When Spawn #9 came out in early 1993, it sported a cover price of $1.95. Right now at Mile High Comics, you can order a near mint copy for only a little bit more than that. But clearly, the contents of that installment are much more valuable than the physical comic itself.
That issue, guest written by Neil Gaiman, introduced Angela and Medieval Spawn, and induced a years-long maelstrom of legal battles between Gaiman and Spawn creator Todd McFarlane over the question of ownership. Back in 2002, a jury found that Gaiman was co-owner of Angela and Medieval Spawn — the Associated Press wrote a tidy recap of the situation, if you can get past that intro.
The latest development came late last week, as Judge Barbara Crabb ruled that McFarlane owes Gaiman for profits from Dark Ages Spawn, Tiffany and Domina — three characters ruled to be “derivative” of Gaiman’s creations. The ruling, available in PDF form over at The Beat, is surprisingly colorful, and shows that Crabb really dove into the legal back issue bin in rendering her decision:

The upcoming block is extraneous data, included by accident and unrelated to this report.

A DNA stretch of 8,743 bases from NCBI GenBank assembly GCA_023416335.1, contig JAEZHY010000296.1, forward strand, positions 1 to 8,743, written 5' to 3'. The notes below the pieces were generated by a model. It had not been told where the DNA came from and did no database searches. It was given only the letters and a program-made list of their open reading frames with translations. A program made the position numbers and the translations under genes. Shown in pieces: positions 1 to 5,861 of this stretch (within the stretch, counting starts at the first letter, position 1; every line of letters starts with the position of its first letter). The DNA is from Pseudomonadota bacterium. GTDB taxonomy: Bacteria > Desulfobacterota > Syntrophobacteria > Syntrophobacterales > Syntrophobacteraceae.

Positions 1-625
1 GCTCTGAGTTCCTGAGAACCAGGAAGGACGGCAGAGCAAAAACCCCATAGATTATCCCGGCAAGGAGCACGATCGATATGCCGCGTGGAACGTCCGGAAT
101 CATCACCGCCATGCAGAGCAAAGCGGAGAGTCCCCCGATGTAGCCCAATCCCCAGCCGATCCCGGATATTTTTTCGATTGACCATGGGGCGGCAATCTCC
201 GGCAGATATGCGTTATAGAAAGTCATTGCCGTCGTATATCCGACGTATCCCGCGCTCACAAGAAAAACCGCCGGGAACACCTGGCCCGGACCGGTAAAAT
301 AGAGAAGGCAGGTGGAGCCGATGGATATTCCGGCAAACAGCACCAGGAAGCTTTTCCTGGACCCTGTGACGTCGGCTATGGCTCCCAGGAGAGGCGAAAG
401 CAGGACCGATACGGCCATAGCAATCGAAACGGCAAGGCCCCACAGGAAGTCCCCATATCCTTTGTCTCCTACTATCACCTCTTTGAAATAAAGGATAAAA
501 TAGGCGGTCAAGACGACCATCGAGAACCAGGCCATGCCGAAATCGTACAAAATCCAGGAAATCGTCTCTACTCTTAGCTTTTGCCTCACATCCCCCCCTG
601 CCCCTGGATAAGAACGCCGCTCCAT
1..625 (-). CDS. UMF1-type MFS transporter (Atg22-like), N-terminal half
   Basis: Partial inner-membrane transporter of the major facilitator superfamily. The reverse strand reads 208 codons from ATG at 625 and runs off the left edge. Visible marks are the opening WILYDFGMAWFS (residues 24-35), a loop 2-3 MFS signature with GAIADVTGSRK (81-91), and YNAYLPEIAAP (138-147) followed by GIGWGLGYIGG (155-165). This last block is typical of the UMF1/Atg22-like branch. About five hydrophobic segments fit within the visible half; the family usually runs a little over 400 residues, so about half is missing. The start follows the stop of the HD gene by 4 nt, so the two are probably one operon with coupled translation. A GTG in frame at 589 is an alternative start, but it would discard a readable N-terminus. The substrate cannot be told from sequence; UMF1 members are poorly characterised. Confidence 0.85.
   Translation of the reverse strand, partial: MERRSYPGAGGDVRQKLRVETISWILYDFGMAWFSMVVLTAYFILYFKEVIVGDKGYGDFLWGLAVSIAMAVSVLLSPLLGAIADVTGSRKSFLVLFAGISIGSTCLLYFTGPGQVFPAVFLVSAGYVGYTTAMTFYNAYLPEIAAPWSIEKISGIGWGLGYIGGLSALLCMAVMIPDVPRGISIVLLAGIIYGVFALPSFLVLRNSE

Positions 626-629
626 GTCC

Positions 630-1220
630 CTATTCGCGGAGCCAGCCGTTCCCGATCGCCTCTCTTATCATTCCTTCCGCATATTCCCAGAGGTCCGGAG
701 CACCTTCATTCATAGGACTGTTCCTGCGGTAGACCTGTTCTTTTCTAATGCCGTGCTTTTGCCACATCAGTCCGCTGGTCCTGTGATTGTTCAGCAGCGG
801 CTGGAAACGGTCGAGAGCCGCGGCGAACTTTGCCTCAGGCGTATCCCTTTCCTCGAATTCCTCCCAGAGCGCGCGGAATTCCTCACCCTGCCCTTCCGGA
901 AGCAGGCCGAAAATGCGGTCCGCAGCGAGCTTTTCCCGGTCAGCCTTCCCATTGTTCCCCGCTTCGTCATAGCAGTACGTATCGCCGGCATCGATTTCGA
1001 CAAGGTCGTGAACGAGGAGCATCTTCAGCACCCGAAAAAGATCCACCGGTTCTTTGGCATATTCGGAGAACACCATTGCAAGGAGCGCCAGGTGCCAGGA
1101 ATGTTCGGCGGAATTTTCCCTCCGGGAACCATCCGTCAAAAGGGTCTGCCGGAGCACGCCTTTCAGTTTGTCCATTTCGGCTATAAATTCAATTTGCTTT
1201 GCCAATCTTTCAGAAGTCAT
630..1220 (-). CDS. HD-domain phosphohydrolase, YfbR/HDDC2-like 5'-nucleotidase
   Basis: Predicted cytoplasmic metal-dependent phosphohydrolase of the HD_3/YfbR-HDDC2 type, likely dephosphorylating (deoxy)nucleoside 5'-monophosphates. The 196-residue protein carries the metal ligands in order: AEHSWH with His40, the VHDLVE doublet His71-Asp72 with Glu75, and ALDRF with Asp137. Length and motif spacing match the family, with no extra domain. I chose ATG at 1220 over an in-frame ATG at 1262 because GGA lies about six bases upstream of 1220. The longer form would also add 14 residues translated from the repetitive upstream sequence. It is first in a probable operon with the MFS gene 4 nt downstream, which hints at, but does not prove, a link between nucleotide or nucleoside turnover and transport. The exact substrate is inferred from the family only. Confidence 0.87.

“Tiffany and Domina are visually similar to Angela and share her same basic traits.
All three are warrior angels with voluptuous physiques, long hair and mask-like eye makeup.
All three wear battle uniforms consisting of thong bikinis, garters, wide weapon belts, elbow-
length gloves and ill-fitting armor bras.”
“If defendant really wanted to differentiate the new Hellspawn, why not make him a
Portuguese explorer in the 16th century; an officer of the Royal Navy in the 18th century, an
idealistic recruit of Simon Bolivar in the 19th century, a companion of Odysseus on his
voyages, a Roman gladiator, a younger brother of Emperor Nakamikado in the early 18th
century, a Spanish conquistador, an aristocrat in the Qing dynasty, an American Indian
warrior or a member of the court of Queen Elizabeth I?”